Nationals' OF Bryce Harper on Knee Injury: "It Was a Lot Worse Than a Lot of People Thought."

Joe Camporeale-USA TODAY Sports

You can keep waiting for Washington Nationals' outfielder Bryce Harper to turn in to the brash punk you were told he was before he made it to the majors, but the reality is he's a polite, strong-willed, confident, 21-year-old who is healthy and determined heading into the 2014 season.

Asked about the internet chatter over his plan to bulk up this offseason and get "as big as a house" knowing that he'll lose a lot of weight in Spring Training and the regular season, Washington Nationals' outfielder Bryce Harper said Thursday in an appearance on the MLB Network's Hot Stove show that he wasn't sure why it even became a "thing" at all.

"It was a lot worse than a lot of people thought. [Dr. Richard Steadman] went in and really saw that it was pretty bad." - Bryce Harper on knee injury/surgery

"I came in last year, I was 235 [lbs] last year coming into Spring Training," the 21-year-old, Nats' '09 no.1 overall pick explained. "I'm about 235 right now and I'm going to lose about twenty pounds during the season. I'm going to lose about ten during Spring Training. A lot of water weight and things like that. But I love to work out. That's one thing that I really pride myself on."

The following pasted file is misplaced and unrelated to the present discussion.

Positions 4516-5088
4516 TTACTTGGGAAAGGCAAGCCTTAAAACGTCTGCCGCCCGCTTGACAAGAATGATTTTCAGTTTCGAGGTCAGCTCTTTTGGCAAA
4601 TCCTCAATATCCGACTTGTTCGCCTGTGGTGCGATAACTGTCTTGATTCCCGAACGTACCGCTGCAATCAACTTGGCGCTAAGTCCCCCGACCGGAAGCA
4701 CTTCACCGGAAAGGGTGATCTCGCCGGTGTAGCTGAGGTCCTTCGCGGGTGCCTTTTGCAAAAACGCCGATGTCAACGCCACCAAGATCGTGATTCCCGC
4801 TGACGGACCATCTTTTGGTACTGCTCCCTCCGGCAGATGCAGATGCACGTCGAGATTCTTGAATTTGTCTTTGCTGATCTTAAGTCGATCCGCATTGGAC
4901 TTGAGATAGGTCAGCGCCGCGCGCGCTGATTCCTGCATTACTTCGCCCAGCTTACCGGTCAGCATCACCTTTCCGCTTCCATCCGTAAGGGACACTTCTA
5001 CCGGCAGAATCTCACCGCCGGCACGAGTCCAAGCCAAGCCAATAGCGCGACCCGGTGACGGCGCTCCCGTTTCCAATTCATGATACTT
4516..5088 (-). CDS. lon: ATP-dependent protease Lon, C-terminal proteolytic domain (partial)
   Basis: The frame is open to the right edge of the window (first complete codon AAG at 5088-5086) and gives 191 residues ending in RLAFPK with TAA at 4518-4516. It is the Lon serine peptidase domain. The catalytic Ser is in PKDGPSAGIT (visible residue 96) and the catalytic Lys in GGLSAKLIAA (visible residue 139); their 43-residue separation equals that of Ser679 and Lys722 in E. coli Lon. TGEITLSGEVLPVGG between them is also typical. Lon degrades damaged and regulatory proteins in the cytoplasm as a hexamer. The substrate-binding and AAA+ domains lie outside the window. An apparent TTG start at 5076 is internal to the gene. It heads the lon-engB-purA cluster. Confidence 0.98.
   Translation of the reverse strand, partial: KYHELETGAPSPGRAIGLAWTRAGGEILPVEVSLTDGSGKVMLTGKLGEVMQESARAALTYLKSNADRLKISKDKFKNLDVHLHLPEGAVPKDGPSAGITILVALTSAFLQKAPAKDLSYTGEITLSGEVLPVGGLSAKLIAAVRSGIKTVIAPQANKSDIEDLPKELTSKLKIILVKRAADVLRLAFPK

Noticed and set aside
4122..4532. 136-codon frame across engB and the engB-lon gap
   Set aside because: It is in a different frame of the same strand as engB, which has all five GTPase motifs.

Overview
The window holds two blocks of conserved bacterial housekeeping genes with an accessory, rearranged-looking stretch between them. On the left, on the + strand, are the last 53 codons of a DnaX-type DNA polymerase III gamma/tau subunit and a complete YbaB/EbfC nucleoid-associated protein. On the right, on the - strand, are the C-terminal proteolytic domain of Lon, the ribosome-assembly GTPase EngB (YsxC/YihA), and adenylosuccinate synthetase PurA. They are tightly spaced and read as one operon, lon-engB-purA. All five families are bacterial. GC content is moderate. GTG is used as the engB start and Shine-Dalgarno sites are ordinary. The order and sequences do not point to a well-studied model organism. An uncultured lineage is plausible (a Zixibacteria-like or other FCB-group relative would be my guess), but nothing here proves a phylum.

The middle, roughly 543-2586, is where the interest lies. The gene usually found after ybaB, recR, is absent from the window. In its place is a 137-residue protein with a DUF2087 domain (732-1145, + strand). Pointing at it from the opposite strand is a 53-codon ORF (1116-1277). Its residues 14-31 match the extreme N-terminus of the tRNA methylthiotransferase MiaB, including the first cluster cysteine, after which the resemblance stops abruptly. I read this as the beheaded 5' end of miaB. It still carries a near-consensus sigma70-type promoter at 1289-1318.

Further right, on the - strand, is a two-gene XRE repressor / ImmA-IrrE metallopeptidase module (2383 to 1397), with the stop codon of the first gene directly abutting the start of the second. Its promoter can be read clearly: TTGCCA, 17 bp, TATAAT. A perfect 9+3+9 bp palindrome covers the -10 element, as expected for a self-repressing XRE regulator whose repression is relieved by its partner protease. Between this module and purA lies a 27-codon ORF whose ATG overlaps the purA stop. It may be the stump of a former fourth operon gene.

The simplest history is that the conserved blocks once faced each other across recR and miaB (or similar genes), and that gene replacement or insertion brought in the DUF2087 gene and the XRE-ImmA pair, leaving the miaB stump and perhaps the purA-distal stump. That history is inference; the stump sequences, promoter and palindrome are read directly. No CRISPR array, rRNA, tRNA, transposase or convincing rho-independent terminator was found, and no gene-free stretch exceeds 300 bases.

Asked by a joking Billy Ripken if he was bulking up so he could knock down the wall in Dodger Stadium if he ever runs into it again, Harper let out a dismissive laugh and said, "That's so funny, that's hilarious!" making it clear he'd heard enough "running into walls jokes" though he quickly and politely apologized and said he was, of course, just kidding.

As Nationals' GM Mike Rizzo explained in an MLB Network Radio interview yesterday, Harper is working hard coming off knee surgery and determined to enter camp healthy and ready for 2014. "Don't forget Harp is really doing a lot of work because he had the knee surgery," Rizzo said. "He's coming back from that. Progressing nicely, should be and will be ready for Spring Training. 100%."

According to Harper, the injury was also worse than expected once doctors had a look. "It was a lot worse than a lot of people thought," the Nats' outfielder said. "[Dr. Richard Steadman] went in and really saw that it was pretty bad. But he fixed it and I've been feeling great. I'm pain-free when I hit. And you know, that's the biggest thing. I'm pain-free when I run, ride the bike and it's a lot of fun to be able to play and hit pain-free."

• Check out the rest of Bryce Harper's appearance on the MLB Network below:


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